Saturday, September 29, 2012

Stick A Fork In It

As a knowledge worker, a member of the species obstensibly scheduled to take over the world in the 21st century, I spend my days clicking, typing, swiping. My brain hums, my fingers move but when at work, my hands and the rest of me are mostly static, unmoving. My imagination and trains of thought might go places, and indeed cover impressive amounts of ground, but most of me is there, in the chair, on the phone, online. I like what I do (a lot). But the doing is intellectual, intangible. At the end of the work-day, literally speaking, I don't have a lot to show for my labours. Unless I fire multiple print-outs, which seems like cheating and is anyways bad for the environment.
So, denied the school-room pleasure of going home clutching an arts and crafts project and proclaiming 'See what I made!', I have turned to cooking. I am no culinary artist, I have no long neglected talent and I have no pretensions. None whatsoever. But I know the basics. I slice, I dice, I saute, I blitz, I grate, I stir, I look at the watch for a bit, I lift and I empty. Things get messy, sauce is spilled, my fingers get burnt. My hands smell (strongly) of whatever ingredient I've run through the mill. But ultimately there is something there, undeniably there, for everyone to see, and you can literally stick a fork in it.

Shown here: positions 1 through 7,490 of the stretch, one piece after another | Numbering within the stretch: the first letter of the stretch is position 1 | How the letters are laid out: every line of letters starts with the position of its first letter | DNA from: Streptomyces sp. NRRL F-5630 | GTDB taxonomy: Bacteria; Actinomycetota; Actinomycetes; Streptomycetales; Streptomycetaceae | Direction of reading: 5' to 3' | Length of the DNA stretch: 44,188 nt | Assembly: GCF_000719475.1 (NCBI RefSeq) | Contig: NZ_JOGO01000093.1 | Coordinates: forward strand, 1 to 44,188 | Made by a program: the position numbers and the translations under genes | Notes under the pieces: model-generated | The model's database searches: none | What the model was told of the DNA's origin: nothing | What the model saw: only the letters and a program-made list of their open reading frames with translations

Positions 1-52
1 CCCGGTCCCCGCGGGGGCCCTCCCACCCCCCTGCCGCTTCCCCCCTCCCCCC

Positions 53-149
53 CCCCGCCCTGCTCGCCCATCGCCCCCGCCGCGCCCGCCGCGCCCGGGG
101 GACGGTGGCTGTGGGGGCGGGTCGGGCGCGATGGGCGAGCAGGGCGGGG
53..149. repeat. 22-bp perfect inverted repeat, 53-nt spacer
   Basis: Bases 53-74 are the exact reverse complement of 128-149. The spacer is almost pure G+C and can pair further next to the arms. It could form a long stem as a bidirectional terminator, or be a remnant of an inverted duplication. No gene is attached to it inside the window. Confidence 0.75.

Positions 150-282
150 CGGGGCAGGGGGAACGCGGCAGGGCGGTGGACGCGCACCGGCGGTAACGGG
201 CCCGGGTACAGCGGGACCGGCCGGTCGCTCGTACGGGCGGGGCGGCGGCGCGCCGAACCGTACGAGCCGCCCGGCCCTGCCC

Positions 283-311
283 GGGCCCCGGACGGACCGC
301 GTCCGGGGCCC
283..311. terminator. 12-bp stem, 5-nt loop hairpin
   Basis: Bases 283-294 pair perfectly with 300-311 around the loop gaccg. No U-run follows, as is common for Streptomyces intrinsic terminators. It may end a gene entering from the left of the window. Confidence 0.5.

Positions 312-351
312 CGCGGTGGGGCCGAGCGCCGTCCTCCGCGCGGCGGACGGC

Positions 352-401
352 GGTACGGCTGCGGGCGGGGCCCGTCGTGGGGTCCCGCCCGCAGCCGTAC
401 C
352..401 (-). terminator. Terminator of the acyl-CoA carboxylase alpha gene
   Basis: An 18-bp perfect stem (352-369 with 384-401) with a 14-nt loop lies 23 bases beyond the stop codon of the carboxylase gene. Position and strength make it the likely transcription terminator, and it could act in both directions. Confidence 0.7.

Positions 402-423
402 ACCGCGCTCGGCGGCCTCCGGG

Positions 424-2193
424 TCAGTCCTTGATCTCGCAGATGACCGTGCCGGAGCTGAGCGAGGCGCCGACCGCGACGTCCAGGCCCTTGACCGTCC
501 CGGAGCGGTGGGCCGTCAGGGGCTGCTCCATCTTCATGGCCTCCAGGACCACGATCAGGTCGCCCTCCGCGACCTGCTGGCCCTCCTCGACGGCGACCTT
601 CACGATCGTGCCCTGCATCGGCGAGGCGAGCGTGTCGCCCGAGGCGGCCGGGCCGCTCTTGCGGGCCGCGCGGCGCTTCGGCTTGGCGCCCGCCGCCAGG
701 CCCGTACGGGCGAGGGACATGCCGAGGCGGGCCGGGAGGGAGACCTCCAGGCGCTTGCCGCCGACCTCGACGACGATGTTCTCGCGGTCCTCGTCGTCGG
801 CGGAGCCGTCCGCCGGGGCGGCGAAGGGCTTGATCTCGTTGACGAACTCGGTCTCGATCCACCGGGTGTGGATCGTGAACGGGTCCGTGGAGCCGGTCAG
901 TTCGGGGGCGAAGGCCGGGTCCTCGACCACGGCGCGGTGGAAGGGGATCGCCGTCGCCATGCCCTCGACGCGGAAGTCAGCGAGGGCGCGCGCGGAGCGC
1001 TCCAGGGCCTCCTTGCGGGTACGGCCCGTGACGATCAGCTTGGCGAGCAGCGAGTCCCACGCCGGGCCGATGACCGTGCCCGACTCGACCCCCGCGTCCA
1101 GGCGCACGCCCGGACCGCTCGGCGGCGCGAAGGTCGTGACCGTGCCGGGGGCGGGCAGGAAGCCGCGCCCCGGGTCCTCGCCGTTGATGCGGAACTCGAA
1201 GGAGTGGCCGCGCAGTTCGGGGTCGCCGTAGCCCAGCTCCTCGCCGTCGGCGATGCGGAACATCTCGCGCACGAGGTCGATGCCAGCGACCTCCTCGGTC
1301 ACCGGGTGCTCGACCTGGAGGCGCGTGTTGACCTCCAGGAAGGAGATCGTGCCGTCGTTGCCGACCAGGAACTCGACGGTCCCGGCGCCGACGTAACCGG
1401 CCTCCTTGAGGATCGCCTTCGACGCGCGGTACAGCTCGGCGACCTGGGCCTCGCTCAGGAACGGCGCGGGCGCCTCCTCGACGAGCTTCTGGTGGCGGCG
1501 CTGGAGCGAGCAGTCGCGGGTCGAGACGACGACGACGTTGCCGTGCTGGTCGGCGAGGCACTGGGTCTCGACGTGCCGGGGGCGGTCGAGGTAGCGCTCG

You can stick a fork in it, and like it. Or dislike it. Ask for it to be made again, ask for the recipe to be tweaked. Scrape the bowls clean, or slip the leftovers back in the fridge. But there's no denying that there it is, in all its 'it-ness' - food. Some. Thing. To. Eat.
The joys of taking something, and making something. Who knew?*
*Turns out, I think I kind of did.I just wasn't paying attention.
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This work by ToruJ is licensed under a Creative Commons Attribution-NonCommercial-NoDerivs 3.0 Unported License.